Forests contribute directly and indirectly to the livelihoods of an estimated one billion people globally. Forest can provide food, fuel for cooking and heating, medicine, shelter and clothing, sustaining livelihoods. Mangrove forests, for example, contribute to local livelihoods as they are a rich source of fish, crabs and clams.
Forests support human health and well-being through the many ecosystem services they provide. COVID-19 has shown us that urban green spaces, such as urban forests and parks, have positive impacts on health due to their ability to improve air quality, and provide opportunities for sport, social cohesion and stress reduction.
It is essential to acknowledge that different cultures worldwide value forests for more than just the tangible and intangible benefits they provide. For example, trees can be worshipped and respected in some indigenous communities as Gods that protect and bless people, which also strengthens the bond within the community.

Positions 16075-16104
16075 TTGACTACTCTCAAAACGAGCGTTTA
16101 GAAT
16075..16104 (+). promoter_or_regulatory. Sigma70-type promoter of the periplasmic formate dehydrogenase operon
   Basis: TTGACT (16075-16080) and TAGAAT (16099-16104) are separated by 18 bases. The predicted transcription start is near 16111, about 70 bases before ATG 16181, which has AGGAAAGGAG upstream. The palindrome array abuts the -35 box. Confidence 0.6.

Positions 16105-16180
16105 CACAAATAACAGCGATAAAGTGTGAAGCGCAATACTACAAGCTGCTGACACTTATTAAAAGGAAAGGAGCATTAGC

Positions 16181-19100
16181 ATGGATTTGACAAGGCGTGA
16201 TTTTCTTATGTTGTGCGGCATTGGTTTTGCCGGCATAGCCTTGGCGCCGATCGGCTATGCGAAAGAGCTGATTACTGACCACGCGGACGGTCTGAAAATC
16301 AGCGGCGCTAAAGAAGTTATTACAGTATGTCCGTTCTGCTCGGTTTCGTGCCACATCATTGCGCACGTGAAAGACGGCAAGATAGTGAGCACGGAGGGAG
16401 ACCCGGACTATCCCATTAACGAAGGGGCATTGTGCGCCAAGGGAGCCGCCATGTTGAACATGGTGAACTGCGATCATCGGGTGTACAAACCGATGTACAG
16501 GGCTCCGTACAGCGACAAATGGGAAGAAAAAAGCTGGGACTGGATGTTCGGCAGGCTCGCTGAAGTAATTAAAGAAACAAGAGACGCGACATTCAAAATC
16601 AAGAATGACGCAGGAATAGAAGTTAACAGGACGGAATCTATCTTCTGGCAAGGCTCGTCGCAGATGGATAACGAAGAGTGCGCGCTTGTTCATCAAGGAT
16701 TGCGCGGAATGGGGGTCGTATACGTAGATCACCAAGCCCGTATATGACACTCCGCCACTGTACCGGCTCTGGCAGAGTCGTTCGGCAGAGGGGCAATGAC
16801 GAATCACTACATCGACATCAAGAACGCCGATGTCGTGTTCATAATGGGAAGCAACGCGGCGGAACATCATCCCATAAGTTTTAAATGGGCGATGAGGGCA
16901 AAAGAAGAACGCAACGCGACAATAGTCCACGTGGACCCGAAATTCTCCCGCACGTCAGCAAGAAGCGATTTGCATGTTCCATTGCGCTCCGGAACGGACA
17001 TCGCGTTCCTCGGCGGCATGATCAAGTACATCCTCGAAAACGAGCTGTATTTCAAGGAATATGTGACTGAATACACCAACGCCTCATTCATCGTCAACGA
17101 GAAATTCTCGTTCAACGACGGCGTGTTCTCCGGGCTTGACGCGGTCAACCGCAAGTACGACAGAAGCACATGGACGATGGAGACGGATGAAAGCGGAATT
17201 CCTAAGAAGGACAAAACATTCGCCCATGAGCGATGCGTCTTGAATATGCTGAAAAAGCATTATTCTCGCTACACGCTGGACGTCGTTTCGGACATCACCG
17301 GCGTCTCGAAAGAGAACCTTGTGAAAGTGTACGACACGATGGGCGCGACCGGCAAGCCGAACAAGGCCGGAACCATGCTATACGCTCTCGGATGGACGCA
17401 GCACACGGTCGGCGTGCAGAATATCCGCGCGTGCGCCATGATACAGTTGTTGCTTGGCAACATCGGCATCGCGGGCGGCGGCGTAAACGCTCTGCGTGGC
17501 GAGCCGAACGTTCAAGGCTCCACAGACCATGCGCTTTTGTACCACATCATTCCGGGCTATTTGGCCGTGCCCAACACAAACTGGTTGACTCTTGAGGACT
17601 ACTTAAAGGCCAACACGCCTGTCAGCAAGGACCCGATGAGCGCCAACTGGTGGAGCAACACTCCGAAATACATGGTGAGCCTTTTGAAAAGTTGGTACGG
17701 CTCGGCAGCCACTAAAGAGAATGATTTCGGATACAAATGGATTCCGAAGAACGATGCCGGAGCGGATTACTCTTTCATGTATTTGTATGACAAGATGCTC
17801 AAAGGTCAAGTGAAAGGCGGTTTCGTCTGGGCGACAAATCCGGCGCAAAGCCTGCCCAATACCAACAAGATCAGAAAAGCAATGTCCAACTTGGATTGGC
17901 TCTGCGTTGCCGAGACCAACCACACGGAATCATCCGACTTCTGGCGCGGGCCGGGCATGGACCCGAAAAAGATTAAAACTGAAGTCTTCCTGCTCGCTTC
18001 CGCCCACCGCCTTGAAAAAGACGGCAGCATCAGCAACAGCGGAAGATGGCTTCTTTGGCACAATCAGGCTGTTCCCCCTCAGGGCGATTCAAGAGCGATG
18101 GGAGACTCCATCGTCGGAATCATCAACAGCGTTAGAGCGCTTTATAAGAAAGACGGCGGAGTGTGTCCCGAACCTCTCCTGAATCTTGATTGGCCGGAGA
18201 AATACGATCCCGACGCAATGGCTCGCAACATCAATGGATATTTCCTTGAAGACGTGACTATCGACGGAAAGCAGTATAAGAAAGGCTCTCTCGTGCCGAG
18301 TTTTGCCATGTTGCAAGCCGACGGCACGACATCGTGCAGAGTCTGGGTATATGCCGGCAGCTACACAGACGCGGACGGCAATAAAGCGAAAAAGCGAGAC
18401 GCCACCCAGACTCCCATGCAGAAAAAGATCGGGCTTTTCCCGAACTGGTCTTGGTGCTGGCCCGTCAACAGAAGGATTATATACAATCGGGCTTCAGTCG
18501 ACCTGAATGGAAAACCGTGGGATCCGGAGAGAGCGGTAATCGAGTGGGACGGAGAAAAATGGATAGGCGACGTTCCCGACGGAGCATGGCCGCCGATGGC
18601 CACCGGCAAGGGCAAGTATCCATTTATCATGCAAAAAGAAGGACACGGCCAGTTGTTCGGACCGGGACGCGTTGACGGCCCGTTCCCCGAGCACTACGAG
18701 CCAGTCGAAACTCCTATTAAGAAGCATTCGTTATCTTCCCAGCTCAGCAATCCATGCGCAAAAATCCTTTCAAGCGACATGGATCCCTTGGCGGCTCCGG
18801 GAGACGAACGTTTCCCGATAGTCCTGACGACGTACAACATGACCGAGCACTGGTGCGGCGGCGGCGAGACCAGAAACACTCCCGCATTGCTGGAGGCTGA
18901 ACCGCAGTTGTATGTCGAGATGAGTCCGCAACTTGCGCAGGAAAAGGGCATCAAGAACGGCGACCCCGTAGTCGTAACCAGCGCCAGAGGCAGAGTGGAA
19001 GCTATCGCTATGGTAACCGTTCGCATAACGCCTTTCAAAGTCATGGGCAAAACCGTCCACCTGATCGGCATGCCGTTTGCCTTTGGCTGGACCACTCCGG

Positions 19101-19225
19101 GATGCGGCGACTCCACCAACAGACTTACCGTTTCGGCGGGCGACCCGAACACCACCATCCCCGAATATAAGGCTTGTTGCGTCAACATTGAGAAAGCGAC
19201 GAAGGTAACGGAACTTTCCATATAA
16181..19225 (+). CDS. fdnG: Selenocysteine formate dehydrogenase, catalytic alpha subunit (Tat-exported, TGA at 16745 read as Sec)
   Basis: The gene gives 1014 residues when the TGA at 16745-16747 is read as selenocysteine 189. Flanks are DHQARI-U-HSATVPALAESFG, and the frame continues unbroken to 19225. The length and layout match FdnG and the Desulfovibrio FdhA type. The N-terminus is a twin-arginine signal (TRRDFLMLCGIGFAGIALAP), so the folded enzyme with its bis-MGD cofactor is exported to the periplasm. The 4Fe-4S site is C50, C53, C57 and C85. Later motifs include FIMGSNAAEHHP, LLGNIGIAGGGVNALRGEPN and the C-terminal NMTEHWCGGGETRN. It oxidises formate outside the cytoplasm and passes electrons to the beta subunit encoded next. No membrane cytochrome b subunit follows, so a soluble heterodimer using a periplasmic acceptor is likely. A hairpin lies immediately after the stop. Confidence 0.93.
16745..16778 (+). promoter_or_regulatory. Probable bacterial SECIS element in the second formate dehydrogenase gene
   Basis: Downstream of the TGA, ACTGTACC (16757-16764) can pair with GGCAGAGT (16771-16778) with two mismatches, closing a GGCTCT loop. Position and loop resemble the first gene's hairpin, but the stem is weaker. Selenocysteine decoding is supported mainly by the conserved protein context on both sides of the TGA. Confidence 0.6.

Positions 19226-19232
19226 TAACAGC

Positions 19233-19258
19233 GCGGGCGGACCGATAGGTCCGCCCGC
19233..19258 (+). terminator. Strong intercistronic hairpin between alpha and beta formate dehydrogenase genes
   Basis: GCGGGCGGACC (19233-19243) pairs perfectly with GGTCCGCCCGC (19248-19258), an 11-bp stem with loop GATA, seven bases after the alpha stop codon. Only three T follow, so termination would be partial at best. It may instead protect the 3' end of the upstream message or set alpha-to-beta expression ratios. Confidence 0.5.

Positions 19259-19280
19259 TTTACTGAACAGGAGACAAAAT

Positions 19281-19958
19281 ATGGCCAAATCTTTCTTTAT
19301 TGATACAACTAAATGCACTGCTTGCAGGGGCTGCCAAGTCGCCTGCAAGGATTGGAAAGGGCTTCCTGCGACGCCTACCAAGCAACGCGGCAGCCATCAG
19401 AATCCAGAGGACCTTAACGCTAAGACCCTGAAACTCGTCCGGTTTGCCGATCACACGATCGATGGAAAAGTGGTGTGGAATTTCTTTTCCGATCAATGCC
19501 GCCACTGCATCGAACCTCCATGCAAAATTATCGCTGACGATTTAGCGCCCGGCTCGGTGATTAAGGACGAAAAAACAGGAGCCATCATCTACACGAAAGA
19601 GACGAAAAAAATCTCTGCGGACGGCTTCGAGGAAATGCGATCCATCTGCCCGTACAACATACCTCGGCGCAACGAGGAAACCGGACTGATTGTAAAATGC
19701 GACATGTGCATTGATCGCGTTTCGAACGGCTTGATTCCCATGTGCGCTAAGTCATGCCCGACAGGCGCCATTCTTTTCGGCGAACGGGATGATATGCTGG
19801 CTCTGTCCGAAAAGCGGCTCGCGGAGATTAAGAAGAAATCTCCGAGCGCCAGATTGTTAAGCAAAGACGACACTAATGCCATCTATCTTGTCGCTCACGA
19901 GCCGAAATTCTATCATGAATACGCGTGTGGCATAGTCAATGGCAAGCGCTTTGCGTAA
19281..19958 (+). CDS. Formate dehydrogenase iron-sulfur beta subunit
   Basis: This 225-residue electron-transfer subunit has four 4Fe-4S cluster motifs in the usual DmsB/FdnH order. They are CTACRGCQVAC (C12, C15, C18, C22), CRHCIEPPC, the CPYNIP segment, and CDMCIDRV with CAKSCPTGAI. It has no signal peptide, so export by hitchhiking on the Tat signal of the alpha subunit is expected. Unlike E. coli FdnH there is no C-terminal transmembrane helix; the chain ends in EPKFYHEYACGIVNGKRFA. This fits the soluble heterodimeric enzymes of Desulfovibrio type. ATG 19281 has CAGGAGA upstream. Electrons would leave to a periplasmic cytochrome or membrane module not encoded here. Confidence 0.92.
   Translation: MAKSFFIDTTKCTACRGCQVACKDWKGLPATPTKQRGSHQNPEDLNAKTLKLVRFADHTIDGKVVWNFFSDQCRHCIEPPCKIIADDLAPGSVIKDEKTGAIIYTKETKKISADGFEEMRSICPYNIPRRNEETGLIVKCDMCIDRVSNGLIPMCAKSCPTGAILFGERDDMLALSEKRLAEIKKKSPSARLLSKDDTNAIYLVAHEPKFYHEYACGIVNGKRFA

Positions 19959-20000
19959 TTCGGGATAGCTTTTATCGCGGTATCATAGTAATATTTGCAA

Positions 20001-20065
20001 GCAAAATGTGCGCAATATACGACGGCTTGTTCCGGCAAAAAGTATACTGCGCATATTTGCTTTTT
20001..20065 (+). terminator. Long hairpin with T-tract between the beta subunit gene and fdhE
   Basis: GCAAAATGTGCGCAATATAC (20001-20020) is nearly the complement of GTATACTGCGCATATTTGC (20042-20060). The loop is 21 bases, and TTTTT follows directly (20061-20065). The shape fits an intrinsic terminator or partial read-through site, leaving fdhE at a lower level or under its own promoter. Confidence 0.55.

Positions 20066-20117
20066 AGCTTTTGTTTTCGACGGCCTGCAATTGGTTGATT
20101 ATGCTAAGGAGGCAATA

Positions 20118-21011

Forests can help to save on heating and cooling costs. Trees provide a windbreak and lower surface and air temperatures through evapotranspiration and shadow. Green solutions have also proven to be a viable solution for dealing with heat stress in cities.
Through photosynthesis, trees release oxygen. The amount of oxygen that a tree produces depends on its maturity and species, but in general, it is understood that a leafy tree will produce more oxygen than a pine tree.